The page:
Unraveling Media Bias in the U.S. Elections

Amidst fierce divisions, there’s at least one outcome of the 2016 presidential election that seems to have left everyone equally dissatisfied: the media coverage surrounding it. What made this year so contentious, and how did both sides end up feeling like they got a raw deal?

A Comment by Tori Dykes

 

The Trump-Fallon Controversy

On September 15, Jimmy Fallon hosted the 534th episode of The Tonight Show and what ensued set off a firestorm in the internet. Most of the program was thoroughly unremarkable, with a standard allotment of vaguely amusing segments about topics like a 100-year-old tortoise that had produced 800 offspring over his lifetime (an admittedly impressive feat) or tweets using the hashtag #MyTeacherIsWeird. Oh, and he also had then-Republican Presidential Candidate Donald J. Trump as a guest.

For some observers, Fallon’s playful and innocuous banter with Trump crossed a line (the interview even included a segment wherein Fallon got to aggressively ruffle Trump’s hair). Sure, many other presidents and presidential candidates have appeared on entertainment shows in the U.S. It’s a tradition that goes back as far as John F. Kennedy on Tonight Starring Jack Paar or Richard Nixon on Laugh-In (although it was probably Bill Clinton’s saxophone playing on the Arsenio Hall Show in 1992 that really paved the way).

But Trump is different, argued critics of Fallon’s actions. Giving him such a wide-reaching platform and treating him like “any other guest,” the argument follows, was inappropriate for someone that has said and done so many offensive things.

A columnist for the Guardian accused Fallon of helping to “build a monster” by treating Trump so genially. A writer for Variety lambasted Fallon for not even attempting to press Trump on any issues and acting like he was just like any other guest. Actress Tina Fey recently spoke out in Fallon’s defense, however, suggesting it’s unfair to hold Fallon responsible for the vitriol of the current election cycle.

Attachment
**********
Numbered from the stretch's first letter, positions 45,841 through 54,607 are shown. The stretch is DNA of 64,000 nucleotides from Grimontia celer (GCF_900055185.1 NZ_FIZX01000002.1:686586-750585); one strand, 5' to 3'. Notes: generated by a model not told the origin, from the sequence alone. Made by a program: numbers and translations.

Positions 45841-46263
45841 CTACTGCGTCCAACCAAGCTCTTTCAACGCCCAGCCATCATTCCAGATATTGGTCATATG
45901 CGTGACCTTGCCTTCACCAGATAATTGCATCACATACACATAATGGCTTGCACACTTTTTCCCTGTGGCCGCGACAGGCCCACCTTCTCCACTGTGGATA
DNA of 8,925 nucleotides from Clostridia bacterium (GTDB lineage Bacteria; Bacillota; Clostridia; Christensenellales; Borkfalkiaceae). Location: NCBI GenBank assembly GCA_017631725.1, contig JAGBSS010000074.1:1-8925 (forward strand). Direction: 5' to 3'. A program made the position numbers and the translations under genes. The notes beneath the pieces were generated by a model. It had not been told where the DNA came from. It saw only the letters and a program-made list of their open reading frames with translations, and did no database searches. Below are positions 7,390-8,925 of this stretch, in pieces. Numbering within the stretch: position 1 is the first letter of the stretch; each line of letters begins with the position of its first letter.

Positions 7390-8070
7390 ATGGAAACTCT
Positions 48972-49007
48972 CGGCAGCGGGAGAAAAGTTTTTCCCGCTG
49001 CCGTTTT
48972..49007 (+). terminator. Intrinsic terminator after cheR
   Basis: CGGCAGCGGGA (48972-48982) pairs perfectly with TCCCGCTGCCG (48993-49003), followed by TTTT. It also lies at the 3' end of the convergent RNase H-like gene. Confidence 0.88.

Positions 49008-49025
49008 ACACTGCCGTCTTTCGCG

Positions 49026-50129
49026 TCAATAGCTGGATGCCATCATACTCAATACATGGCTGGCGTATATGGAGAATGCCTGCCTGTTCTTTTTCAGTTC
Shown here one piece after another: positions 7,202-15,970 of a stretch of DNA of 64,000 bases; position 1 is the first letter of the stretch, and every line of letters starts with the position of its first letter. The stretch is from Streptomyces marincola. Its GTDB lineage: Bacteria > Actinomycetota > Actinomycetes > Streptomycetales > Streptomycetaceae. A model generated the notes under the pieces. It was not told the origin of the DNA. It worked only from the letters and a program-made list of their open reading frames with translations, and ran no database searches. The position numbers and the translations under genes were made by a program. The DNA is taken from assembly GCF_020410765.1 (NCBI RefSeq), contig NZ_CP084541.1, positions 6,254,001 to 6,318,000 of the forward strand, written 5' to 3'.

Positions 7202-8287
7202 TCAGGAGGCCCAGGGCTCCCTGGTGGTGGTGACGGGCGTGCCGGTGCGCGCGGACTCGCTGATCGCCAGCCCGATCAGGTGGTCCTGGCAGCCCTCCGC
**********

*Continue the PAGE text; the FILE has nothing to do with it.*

Between a Rock And a Hard Place

Yes, it’s important to remember Fallon is an entertainer first and foremost, so holding him to the same standards as professional journalists is largely unfair. But, he is still a member of the media with significant influence and large audience, and that can’t be discounted. The Trump-Fallon controversy highlighted what was (and continues to be) an ongoing struggle for the media this election cycle – did the media have an obligation to treat both presidential candidates as equally legitimate, given that each had earned the backing of their party and a significant portion of voters? Or, to the contrary, did the media bear some sort of responsibility to expose Trump’s falsehoods and deny him the chance to use their platforms to spread his message?

Both options are fraught with consequences. If you take the stance that the media has an obligation to treat both candidates the same – same level of coverage, same attention paid to personal scandals, same level of scrutiny on policy proposals, etc. – it denies a very real possibility: that the candidates are not the same. In this context, efforts to pursue ‘balanced’ coverage may in the end actually distort the truth more if it gives too much weight to certain aspects of a candidate (or not enough weight).